How Loft’s Omnichannel Retail Strategy Is Evolving

Loft's Michelle Horowitz finds that omnichannel means reacting to customers needs with even greater immediacy. But next: brick-and-mortars need to adapt social media experiences for in-store.

As the lines between online and offline commerce continue to blur, the concept of omnichannel retail requires that brands do more than simply make it easier to shop via an app or in a store, says Michelle Horowitz, SVP of marketing for Ann Inc. women’s fashion chains Loft and Lou & Grey.

Speaking on an Advertising Club of NY panel with Story CEO Rachel Shechtman and Emma Sokoloff, strategic partnership’s manager for Casper, Horowitz discussed the challenges of satisfying customers’ expectations across e-commerce social media connections.

Omnichannel Retail 3.0 Is About ‘Community’

“Some say omnichannel is just ‘multi-channel rebranded,'” panel moderator Courtney McKlveen, VP/industry lead for Retail, QSR, and Travel at Yahoo. “Some say it’s a revolutionary way of thinking about customers. What’s one thing that you leave the crowd with that you’re thinking this is sort of next for us, or this is the next challenge for retail?”

“You can’t beat the word experience more than a dead horse, but I think the other thing that will come later is community,” Horowitz said. “We’re the same people who live online as we live offline. It’s certain things that have become part of our daily lives in the virtual wold. Who doesn’t spend a day at least clicking for five seconds on LinkedIn or Facebook? Where’s the 3.0 version of community in the physical world? It would make sense. I think that’s something that will become increasingly important and a differentiator for certain retailers.”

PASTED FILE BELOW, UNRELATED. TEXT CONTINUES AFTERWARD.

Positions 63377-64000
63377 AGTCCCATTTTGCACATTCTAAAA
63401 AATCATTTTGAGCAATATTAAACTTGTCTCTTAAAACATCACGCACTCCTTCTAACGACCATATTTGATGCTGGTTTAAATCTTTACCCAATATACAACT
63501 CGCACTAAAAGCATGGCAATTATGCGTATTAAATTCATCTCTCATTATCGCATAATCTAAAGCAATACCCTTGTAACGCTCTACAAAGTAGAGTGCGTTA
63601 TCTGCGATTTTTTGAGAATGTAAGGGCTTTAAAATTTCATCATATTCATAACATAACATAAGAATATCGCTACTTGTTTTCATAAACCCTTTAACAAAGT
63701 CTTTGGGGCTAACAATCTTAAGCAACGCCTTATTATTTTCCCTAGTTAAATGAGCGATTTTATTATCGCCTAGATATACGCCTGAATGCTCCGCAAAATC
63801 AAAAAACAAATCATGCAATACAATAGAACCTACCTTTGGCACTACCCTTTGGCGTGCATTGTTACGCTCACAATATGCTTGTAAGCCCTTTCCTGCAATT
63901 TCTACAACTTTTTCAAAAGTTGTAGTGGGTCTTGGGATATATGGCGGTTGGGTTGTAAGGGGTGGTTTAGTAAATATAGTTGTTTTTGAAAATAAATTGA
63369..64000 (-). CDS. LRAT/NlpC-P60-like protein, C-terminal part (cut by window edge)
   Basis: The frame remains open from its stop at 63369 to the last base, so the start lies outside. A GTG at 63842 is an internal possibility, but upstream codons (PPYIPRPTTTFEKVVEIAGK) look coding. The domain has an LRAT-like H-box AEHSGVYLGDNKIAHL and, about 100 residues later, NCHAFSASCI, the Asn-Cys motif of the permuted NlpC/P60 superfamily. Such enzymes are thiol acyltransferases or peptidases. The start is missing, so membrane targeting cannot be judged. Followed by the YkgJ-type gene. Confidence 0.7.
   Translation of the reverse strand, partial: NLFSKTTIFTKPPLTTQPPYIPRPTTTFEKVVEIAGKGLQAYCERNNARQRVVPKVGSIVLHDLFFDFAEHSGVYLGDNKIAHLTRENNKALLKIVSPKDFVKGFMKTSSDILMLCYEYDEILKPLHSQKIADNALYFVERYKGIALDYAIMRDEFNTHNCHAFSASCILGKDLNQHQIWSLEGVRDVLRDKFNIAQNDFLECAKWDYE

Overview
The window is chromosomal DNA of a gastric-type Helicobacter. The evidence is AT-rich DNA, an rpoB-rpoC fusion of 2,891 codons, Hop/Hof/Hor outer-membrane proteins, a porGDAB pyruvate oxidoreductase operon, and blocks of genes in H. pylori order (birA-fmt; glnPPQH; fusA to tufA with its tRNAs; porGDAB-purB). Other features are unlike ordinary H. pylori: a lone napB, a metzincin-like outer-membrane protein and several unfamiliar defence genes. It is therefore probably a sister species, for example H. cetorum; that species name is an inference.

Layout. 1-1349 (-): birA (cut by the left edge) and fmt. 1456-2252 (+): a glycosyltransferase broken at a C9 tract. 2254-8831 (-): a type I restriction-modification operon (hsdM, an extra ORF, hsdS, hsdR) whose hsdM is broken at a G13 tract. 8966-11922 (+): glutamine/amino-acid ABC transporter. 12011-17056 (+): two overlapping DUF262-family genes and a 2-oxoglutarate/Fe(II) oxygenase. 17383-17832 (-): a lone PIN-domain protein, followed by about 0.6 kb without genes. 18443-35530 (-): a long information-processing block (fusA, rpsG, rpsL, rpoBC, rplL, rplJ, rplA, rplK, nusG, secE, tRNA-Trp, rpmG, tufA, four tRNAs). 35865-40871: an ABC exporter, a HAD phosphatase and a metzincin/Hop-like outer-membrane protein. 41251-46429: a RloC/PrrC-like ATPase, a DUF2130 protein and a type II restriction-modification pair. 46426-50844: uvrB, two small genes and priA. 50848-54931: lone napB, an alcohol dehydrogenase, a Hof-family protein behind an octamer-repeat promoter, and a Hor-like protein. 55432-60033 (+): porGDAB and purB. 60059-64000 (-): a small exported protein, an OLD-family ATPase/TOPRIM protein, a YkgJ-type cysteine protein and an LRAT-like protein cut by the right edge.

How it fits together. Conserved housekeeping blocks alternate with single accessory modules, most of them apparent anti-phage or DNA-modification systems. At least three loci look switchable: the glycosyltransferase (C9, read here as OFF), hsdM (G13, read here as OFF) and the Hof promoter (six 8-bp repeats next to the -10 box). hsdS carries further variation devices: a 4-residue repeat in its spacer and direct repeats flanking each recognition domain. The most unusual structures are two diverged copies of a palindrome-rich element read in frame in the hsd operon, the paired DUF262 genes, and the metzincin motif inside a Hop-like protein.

When asked to provide some thoughts on programs that Loft has done that “engages a customer while she’s on the move,” Horowitz pointed to the insights the company was able to glean from hosting events, sharing content, and thinking of ways to keep the conversations going long past the moment they occurred.

Loft's Michelle Horowitz at The Ad Club of NY's Verticals panel.
Loft’s Michelle Horowitz at The Ad Club of NY’s Verticals panel.

The Meaning of Mobile

“We know that [our customer] spends a lot of time interacting with us on mobile, not only through the website, where we spend a lot of time looking at UX and how we tell stories, but also through search,” Horowitz said. “So we want to find ways of enabling her. Friction-less checkout is an example. We’re also paying a lot of attention to how she participates with us on social channels. For us, an interesting area that we’re looking at is both with Instagram stories and Snapchat. We’re exploring and expanding the idea that content is only temporary. Instead, we’re looking at how can we also make it evergreen for her.”

As an example of the ways Loft is trying to connect social media to its physical locations, the company’s recent live event in Chicago serves as a possible template.

“We used Snapchat to tell the story of what we were doing in Chicago and to make it more exciting for people who were there as well as for those who weren’t,” Horowitz said. “But we also thought about ways we could add value to Snapchat — which is all about being in the moment — to have some continuity, so our customers could find those items of clothing that were displayed on Snapchat afterwards. For us, mobility is about being able to tell our stories and have them last over time, while balancing real-time accessibility.”

Personalization Is Experience

While Horowitz and her co-panelists discussed the role of various channels and technologies to connect with mobile-focused consumers, she didn’t discuss specific plans or views involving retail’s embrace of beacons as a tool for driving one-to-one marketing in-store.

Specific vendors’ offerings are not what impresses retailers — or their customers, for that matter, Horowitz noted. Nevertheless, the company is exploring different ways it can use technology to drive greater “personalization.”

“We’ve been doing a lot of reading and doing a lot of testing around personalization and talking to our customers and providing messaging relevant at the right time,” she said. “We’ve also been looking at the technology to help us read and react to our shoppers’ behavior, in terms of the traffic that’s outside of the store and how that influences traffics within the store. That is part of the larger data mix as well.”

About The Author
David Kaplan David Kaplan @davidakaplan

A New York City-based journalist for over 20 years, David Kaplan is managing editor of A former editor and reporter at AdExchanger, paidContent, Adweek and MediaPost.